In 2013, WiRED will also seek to create a center that can accommodate the increasing requests we are receiving for health information. This proposed center will enable us to support organizations that want to develop training tools and to distribute all the resulting information as widely as possible in underserved regions. When appropriate, we will work on content with organizations or tap the expertise of our in-house staff and partner medical institutions. Using the latest interactive computer programs, animations, videos, sound effects, and other media, we will be able to develop a comprehensive series of training tools to catalogue and share, online and offline, without cost to eligible health and medical organizations serving developing regions. The advantage of this proposed center is that for little or no cost to the requesting institution, WiRED will be able to provide an expert source for the development and distribution of professional health and medical training programs.


An example from our work in 2012 illustrates the benefit of the proposed center. Earlier this year, U.S. cardiologists based in Yunnan Province, China, asked WiRED about training material on hypertension. Coincidentally, we had just updated our hypertension module. The doctors previewed and liked it, and at their request, WiRED prepared the module in Mandarin. Within weeks of the initial inquiry, we sent the completed module electronically to Yunnan. That program now serves as the training foundation for 10,000 rural physicians in China. Then the same U.S. cardiologists wanted to teach rural doctors in Yunnan about infant heart murmurs. They wrote the content, and WiRED constructed the new module, adapting the content, adding illustrations, sound files, and quizzes, and then we electronically sent the finished training module back to Yunnan. That module now trains thousands of Chinese physicians.


In September, WiRED brought an English-language version of the heart murmur module to Kenya, where physicians now use it to learn about the detection of heart murmur in infants. So, a module written in China, developed by WiRED, now serves doctors in Africa and soon in many other regions. This brief anecdote exemplifies three elements of WiRED's quick response to information requests: (1) we provided a translated version of an existing module; (2) working closely with experts in the field, we created a new module rich with interactive components; and (3) a module created for one region was quickly made available in another region. This clearinghouse function is central to the proposed center.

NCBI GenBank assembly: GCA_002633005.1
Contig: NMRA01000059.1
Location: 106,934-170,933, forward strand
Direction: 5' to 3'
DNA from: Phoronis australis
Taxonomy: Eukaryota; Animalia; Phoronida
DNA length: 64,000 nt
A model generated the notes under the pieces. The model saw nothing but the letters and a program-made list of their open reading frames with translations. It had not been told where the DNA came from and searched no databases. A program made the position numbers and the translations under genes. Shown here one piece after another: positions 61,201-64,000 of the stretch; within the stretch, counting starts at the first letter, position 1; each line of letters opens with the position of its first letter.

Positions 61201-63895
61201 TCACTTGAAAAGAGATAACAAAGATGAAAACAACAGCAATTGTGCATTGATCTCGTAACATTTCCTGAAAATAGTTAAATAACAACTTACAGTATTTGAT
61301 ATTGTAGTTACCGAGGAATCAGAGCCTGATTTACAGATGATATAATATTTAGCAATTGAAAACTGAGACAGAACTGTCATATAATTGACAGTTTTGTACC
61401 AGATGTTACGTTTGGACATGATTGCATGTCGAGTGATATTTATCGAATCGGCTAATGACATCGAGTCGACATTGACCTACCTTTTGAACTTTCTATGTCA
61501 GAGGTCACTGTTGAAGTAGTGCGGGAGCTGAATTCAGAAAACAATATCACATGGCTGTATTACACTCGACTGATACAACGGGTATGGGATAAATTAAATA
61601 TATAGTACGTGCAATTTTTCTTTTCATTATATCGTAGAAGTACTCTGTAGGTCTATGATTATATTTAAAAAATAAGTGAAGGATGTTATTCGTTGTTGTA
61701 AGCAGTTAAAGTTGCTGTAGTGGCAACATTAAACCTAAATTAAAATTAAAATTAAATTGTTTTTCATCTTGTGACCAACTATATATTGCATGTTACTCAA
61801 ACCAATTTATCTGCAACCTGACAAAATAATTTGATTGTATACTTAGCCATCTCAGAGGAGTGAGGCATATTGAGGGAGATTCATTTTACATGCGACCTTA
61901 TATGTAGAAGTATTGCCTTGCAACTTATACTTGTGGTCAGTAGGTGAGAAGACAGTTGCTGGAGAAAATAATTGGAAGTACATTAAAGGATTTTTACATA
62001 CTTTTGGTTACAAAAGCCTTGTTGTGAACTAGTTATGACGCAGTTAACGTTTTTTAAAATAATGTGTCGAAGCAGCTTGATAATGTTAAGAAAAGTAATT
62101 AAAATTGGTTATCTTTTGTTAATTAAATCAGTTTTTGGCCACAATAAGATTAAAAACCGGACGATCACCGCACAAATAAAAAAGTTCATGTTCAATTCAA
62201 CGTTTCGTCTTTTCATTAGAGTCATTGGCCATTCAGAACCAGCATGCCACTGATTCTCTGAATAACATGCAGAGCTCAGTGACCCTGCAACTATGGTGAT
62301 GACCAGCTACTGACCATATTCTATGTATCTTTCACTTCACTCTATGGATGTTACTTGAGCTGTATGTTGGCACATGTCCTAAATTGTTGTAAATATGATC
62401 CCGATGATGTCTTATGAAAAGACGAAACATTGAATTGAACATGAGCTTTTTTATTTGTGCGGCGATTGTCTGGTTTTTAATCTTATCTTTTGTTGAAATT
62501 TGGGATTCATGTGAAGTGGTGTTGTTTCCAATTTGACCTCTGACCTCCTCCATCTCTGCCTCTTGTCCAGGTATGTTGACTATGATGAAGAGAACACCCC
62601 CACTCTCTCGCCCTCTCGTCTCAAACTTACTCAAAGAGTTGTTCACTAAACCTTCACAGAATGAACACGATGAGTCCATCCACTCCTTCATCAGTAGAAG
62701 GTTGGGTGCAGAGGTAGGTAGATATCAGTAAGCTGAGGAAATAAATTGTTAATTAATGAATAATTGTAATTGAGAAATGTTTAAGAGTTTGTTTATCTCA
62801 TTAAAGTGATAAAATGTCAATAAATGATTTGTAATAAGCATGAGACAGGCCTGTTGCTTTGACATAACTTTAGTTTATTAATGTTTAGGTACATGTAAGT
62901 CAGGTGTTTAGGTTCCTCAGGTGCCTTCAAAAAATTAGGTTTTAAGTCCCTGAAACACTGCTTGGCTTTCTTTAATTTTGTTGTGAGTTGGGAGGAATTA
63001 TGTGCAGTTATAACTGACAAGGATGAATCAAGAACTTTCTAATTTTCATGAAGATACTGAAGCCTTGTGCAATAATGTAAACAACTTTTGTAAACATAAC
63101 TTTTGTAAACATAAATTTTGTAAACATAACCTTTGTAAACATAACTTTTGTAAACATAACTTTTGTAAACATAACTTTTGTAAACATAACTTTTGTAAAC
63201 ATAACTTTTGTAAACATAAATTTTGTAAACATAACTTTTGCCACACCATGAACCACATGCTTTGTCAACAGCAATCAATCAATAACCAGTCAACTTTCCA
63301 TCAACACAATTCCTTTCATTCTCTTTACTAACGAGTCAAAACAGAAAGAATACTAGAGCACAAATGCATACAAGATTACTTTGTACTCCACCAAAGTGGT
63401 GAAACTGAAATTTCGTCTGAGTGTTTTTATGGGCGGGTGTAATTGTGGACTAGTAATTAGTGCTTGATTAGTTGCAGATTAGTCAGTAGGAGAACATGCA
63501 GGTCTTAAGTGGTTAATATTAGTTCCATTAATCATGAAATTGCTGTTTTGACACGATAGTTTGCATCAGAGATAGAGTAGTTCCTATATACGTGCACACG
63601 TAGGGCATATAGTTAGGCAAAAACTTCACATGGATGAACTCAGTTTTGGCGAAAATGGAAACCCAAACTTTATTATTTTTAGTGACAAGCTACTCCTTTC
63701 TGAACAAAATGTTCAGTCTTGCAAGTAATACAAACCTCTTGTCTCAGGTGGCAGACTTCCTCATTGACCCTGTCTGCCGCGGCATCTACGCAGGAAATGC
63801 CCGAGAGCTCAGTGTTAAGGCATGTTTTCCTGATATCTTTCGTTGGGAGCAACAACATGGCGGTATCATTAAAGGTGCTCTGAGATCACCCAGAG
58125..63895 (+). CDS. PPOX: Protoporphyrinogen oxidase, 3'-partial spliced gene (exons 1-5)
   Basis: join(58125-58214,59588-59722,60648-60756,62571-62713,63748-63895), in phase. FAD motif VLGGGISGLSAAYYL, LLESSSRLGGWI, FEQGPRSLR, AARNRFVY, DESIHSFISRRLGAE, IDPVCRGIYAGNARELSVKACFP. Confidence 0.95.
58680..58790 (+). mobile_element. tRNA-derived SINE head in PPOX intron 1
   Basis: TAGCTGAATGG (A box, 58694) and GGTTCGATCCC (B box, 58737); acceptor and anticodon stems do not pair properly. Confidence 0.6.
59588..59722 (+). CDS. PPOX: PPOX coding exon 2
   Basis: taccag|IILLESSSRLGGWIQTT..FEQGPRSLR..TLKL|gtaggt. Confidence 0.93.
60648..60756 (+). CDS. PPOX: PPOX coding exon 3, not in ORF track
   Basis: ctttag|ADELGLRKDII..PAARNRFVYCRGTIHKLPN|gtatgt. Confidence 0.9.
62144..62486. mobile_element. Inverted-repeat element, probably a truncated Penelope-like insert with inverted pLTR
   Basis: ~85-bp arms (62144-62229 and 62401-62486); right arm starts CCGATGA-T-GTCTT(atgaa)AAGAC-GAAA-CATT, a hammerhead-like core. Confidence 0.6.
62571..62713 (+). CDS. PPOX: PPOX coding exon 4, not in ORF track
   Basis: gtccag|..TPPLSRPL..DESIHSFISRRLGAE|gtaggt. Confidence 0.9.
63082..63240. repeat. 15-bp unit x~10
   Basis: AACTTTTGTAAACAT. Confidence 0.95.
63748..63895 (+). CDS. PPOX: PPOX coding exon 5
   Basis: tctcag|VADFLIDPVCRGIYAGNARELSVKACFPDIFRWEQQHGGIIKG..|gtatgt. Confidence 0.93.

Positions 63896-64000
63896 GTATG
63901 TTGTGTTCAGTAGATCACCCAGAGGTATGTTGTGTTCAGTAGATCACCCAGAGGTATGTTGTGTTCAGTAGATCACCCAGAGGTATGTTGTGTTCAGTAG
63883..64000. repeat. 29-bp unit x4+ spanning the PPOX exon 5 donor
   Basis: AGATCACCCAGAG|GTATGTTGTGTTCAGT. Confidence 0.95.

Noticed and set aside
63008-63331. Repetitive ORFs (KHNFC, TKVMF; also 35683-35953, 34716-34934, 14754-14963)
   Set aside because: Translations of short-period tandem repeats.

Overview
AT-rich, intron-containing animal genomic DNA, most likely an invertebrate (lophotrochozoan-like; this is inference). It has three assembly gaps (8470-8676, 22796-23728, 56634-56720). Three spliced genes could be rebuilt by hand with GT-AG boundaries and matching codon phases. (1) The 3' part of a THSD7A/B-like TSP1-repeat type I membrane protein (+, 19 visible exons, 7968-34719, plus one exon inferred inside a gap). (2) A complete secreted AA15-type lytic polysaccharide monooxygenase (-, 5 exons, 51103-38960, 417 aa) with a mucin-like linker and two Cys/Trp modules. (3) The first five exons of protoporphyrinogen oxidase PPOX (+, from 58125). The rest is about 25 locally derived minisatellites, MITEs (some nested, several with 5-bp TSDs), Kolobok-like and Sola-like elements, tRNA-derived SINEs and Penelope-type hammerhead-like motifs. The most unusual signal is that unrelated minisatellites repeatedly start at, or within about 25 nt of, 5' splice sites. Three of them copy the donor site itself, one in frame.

Our work at WiRED would not be possible without the dedication and expertise of our wonderful volunteers and stellar Board of Directors. We are honored to be working with such a distinguished Board, which includes physicians, senior executives, university presidents, professors, and former senior U.S. government officials, such as a former U.S. Surgeon General. This year we mourned the loss of our dear friend and invaluable Board member, Bob Ohrenschall, who served for many years as WiRED's first Board chair. We thank all of our amazing trustees for contributing so much to our work.


— New Board Members —

In 2012, we were honored to welcome these talented individuals to the WiRED team:


Governing Board
Advisory Board
Honorary Board

Your donation to WiRED will go to work immediately to improve health for the world's neediest populations by setting up CHI centers in the Peruvian Amazon, fighting heart disease in the Yunnan Province of China, teaching expectant mothers to care for themselves and their babies in Kenya, preventing cholera outbreaks in disaster areas, stopping the spread of infectious disease in war-torn refugee camps, and much more.